Editors Summary: Bruce L. Hogle presented a member mini presentation on Cold Weather Gear. What follows are his presentation notes placed in a PDF and reposted below.
For my presentation today, I will move from foot to head. While I will show one example each; but a Google search will turn up a number of options to consider.
My advice is to watch for: pre/post/holiday-season sales; post winter sales, and Cabela’s Bargain Cave.
Feet (010-049): One of the three areas where heat lose occurs rapidly
- Smartwool socks*, even in the summer has wicking and padding value; Men’s & Women’s sizes.
- Sock liner*
- Chemical toe &/or foot warmers (Hot Hands brand). Do NOT place directly next to your skin!!!
- Heated insoles
- Consider terrain & weather conditions. Strongly suggest trying on footwear in person while wearing heavy (e.g., SmartWool) socks
- Sorel boots* with fleece liner <32 F
- Hiking boots, un-insulated so you can wear year-round (Gortex liner or not = your choice); need to condition the leather regardless (Nikwax)
- Walking/Running shoes w good arch support (New Balance/Nike/similar) or Rubber boots (about knee high) when needing to wade in water
- Layers* – you do not want to sweat in cold weather!
- Fleece or flannel-lined or non-lined cargo pants (chilly days). Cotton jeans are cold!
- Silk or wool “base layer”*; light, medium, heavy weights available; men’s & women’s.
- Synthetic, wool or fleece “Long Johns/Janes”; tops & bottoms; available in different weights. A snug fit seems warmer to me.
- Rain jacket & maybe even pants (buy at least one size larger, so fit comfortably over your clothes)
- Note: rain pants make a great wind block in cold weather
- Long-sleeved, quick-drying (e.g., nylon or blend) shirts* w/ roll-up collars & sun-block built-in for summer & wear other times with layers; e.g., Cabela’s Guidewear (lot’s of pockets)
- Windproof jacket* w/ zip-out fleece liner (here too, buy at least one size larger)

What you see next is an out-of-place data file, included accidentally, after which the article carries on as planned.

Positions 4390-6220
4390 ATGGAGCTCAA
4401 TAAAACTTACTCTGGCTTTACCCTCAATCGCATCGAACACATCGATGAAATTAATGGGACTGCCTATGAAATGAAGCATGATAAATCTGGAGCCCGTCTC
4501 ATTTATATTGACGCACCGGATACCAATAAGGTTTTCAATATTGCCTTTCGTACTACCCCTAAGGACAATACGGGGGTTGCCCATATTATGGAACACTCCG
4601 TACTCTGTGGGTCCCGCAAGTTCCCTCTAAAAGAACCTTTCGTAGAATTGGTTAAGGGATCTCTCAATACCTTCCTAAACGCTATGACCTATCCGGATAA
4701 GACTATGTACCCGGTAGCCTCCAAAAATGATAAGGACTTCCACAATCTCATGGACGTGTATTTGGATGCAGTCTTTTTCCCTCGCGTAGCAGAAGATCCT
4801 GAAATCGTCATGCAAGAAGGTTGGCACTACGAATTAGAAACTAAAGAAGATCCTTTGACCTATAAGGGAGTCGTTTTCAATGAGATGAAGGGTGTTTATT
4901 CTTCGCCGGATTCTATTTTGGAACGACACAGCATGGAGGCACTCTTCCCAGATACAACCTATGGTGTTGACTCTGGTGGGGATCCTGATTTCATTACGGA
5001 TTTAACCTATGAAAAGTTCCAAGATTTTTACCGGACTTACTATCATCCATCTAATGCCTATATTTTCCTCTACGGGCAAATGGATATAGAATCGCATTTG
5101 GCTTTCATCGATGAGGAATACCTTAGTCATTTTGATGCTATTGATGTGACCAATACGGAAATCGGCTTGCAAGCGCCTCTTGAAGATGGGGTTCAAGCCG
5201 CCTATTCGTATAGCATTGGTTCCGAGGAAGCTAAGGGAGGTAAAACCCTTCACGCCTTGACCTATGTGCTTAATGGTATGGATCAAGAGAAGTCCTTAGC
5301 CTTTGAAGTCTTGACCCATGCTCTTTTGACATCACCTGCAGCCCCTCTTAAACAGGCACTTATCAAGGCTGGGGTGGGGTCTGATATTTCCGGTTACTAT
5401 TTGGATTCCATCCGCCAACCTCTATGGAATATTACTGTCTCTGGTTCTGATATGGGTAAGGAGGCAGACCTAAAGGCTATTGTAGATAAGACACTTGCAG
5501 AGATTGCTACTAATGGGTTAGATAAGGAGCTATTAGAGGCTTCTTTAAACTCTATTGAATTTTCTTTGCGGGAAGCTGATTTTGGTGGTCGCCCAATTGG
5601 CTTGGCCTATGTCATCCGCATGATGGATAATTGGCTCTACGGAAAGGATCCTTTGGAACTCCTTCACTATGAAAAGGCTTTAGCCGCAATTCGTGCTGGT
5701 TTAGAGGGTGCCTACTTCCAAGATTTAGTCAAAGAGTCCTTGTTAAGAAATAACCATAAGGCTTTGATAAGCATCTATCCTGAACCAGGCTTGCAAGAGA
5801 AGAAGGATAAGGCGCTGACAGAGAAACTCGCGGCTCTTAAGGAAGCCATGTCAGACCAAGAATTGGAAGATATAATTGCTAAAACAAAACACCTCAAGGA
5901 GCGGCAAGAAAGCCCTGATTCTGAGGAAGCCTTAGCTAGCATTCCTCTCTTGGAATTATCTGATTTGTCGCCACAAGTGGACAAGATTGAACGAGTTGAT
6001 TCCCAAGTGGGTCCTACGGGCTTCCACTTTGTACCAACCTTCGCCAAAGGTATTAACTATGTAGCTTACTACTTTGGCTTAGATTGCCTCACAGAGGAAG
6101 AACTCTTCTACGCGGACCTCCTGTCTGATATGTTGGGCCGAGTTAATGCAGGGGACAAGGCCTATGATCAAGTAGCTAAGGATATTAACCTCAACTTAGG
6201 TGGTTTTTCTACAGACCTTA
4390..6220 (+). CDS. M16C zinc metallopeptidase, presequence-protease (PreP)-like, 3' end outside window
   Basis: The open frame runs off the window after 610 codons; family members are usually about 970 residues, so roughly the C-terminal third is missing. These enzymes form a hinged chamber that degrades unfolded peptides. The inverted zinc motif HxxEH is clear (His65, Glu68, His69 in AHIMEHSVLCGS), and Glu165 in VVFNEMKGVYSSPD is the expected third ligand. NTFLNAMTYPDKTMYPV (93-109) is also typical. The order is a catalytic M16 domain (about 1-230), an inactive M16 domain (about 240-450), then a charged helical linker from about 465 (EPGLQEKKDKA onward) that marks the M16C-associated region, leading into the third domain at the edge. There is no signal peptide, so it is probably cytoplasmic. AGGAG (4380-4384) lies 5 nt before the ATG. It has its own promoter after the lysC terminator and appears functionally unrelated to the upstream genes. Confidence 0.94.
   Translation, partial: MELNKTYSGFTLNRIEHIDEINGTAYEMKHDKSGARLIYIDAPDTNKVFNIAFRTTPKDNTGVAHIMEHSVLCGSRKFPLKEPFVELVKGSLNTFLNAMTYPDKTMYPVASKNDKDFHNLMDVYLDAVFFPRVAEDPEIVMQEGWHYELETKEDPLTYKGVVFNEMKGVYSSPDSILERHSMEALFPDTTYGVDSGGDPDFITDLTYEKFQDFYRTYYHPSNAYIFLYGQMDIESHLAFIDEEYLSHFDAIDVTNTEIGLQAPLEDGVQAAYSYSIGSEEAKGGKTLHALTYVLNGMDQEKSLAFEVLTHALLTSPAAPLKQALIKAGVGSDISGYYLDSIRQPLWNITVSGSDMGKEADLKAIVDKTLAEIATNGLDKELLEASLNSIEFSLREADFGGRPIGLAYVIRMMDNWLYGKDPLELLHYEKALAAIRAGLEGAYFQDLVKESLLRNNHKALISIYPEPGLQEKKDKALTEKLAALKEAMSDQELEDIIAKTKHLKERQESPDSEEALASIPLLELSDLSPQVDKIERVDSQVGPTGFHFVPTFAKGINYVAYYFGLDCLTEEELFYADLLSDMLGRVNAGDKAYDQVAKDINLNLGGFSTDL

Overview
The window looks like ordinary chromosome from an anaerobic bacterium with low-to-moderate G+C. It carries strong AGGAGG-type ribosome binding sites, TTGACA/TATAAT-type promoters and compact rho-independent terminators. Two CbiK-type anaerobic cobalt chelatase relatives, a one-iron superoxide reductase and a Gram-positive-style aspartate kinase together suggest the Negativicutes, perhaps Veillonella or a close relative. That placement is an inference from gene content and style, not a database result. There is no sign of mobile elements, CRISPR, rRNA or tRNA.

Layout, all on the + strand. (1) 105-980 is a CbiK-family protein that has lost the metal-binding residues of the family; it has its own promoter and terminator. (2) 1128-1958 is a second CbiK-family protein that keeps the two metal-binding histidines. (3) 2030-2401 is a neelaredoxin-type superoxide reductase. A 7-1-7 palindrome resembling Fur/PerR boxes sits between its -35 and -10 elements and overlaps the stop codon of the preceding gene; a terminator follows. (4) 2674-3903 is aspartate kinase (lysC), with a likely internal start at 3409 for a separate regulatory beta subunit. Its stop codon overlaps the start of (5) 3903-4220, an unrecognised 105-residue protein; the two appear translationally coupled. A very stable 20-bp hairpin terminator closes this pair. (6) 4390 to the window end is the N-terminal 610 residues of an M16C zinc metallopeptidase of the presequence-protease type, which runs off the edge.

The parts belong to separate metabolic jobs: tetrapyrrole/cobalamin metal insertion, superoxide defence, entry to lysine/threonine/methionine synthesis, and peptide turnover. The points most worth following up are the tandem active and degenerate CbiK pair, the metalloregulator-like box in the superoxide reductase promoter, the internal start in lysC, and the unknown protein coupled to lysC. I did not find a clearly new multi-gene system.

- Insulated coveralls (a lot of construction workers wear these)
- Down suit* (ski suit) (here too, buy at least one size larger)
Head, Face & Neck (100-150): Another one of the key area where the heat loss is a critical concern
Hands (200-250): The third part of the body where heat loss is an area of concern
- “Windstopper” gloves* – lighter weight; heavy weight
- Glove liners (silk or fleece)
- Chemical hand warmers (Hot Hands brand) (regular, and Body & Hand Super Warmer sizes)
- Muff* (camo so no one can see it) with large hand warmer
- Electric gloves (battery operated)
Suppliers: I suggest shopping specialty stores; for example
- Cabelas/Bass Pro (men’s & women’s, tall available)
- REI (my brother swears by)
- Carhart (what a lot of farmers & ranchers wear)
- Duluth Trading Company
- Patagonia offers an ironclad lifetime warranty on their gear
- North Face
Bruce added an asterisk “*” on items he utilizes
Editor’s Add on Comment: B&H Photo Explora site released an article titled “Best Accessories for Cold-Weather Photography” which offers interesting information on items that would help protect equipment in a manner not necessarily recognized as important except for those that have worked in cold weather. It is well worth the read.